The Guerilla Gardener

May 20th, 2012 § 7 comments § permalink

It’s time for unlawful mischief.  It is time to plan swift small-scale attacks and organize aggressive mini mobile units to exhaust opposing forces.  It’s time to take back orphaned land all but forgotten.  To arm yourself with trowel, seeds, bulbs, saplings, and a vision of verdant green.  It’s time to plant everywhere.  Anywhere.

Fare-the-well sterile orphaned lots with rubble and rubbish—vacant unloved spots thrust between broken buildings and wildness!  It’s time to whisper plans to each other—to break ground and work silently, stealthily—to race home and dance with heart exposed and arms in the sky.  We will win!  We will win!

Guerilla Gardening.  Unbeknownst to you perhaps, this (slightly) unlawful silent underground movement—the unauthorized cultivation of plants on otherwise neglected public or private land in response to dwindling green space—is cropping up all around us.  The idea is to reclaim green space, regardless of who actually owns it.  Technically, guerilla gardening is illegal.  You must accept the fact that some might view seedbombing as vandalism, just performed with plants instead of spray paint, rocks, matches or eggs.  One part beautification, one part eco-activism, guerilla gardening is a burgeoning movement of green enthusiasts—free-range planters on a mission.

But, it’s more than just planting.  It’s putting green where it’s not expected—putting something common in an unusual place or something uncommon in a usual place—surprising people and making them re-evaluate their position in the natural world.

Never underestimate the power of a plant.

Before grabbing your spade (Holy moly!  I can’t wait!), ask yourself the following:

  • Will you be part of an organized gang (launching your green thumbs into an unstoppable offensive of wax myrtle at Calumet and Main) or will you work solo, impulsively scattering shooting star seeds in pavement cracks on your way to the post office?
  • Will you be a one-time guerillero, or will you be making this a regularly scheduled habit of dogwood debauchery?  You’re far more likely to avoid trouble if you bring smallish people with you.  This lends some credibility to your act.
  • Will you work in the early morning, evening, or furtively at midnight?  I highly recommend early morning hours to avoid detection from suspicious passersby.  Or, you may opt to be discovered.  If so, wear THIS.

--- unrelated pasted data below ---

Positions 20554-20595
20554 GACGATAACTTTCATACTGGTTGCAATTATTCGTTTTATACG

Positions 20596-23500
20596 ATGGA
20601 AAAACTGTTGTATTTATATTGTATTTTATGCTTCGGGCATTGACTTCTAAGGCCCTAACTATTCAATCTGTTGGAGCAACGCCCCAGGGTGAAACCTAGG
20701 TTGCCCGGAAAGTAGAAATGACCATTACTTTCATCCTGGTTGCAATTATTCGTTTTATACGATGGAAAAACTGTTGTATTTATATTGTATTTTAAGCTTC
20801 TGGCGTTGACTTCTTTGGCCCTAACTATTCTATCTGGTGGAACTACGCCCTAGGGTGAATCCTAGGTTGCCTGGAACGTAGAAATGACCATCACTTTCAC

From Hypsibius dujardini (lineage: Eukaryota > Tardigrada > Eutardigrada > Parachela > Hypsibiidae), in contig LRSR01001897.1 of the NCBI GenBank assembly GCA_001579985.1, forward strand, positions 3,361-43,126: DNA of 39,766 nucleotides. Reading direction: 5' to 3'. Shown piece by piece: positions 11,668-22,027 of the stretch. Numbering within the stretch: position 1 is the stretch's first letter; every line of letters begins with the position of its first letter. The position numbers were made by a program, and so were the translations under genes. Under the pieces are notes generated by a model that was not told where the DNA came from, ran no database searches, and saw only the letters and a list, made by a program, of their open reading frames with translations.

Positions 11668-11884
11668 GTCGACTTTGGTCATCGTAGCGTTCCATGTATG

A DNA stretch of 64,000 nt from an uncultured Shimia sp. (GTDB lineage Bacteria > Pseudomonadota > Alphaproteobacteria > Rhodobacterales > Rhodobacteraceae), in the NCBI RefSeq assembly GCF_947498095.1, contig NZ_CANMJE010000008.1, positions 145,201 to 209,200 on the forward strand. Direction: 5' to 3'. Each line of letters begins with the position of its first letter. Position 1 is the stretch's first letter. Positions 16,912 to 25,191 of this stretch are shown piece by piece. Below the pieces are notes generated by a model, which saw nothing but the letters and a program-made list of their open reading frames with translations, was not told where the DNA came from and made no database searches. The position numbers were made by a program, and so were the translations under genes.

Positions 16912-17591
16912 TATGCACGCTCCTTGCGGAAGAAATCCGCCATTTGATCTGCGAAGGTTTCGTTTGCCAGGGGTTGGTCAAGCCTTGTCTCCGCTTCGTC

Where Do I Plant?

If not working alone, you should meet with your trusty gardening team (mine has small, steady hands) and do some research.  Look around you and consider a few unloved orphan spots close to home—empty pots or concrete planters, abandoned public gardens, vacant car parks—even a gap in pavement can serve as a modest blank canvas.  Now, let’s be clear.  I don’t advocate tossing seeds or planting plants in your neighbor’s weedy flowerbed, and you don’t need to plant a farm or a community garden.  Just one plant will do for now.  You do need a sunny spot and good soil.  You may consider planting at first in a portable pot.  Placed near a street sign or next to the barber’s door, this may be the ideal start to a career of gardening with intention.  Of course, you should sneak by to water it every so often, or leave with it a kind sign: I’m yours.  Water Me Please.

What Should I Plant?

If possible, find a generous gardening friend with a good plant or seed selection.  Otherwise, purchase species from a local plant or seed supplier. Often, native wildflower seed mixes are available.  Select low-maintenance drought-tolerant native species that can thrive with intermittent care.  Choose perennial species wisely.  You certainly do not want to select invasive perennials that will threaten biodiversity.  Consider species that create habitats for other native species like butterflies and birds.  For a list of recommended native species in your area, visit the Native Plant Database.

The following are your planting options:

 

Before…..

Native Bulbs:  Usually planted in the fall, these miraculous little storehouses are simple to plant and bring a spring surprise.

Native Plants, Shrubs and Trees:  Just pop in a plant.  Choose hardy, preferably perennial native plants that are easy to maintain.

Annual Plants with Big “Wow” Factor:  Choose plants that will catch someone’s eye—plants with a powerful punch.

 

After….

Classic Clay Seed Bombs: These little fistfuls of compacted clay, compost and native perennial wildflower seed break down over time and eventually plants sprout in place of dirt, weeds and invasive species.  Seed bombs are used to surreptitiously improve areas that a guerillero is unable to reach.  Locked vacant lots or roadside embankments—all are promising native plant nurseries.  Keep in mind that seed germination is highly dependent on water.  Keep track of the weather.  Scatter the seed bombs on the ground—over a fence onto an empty lot—right before an early spring rainy spell to ensure germination.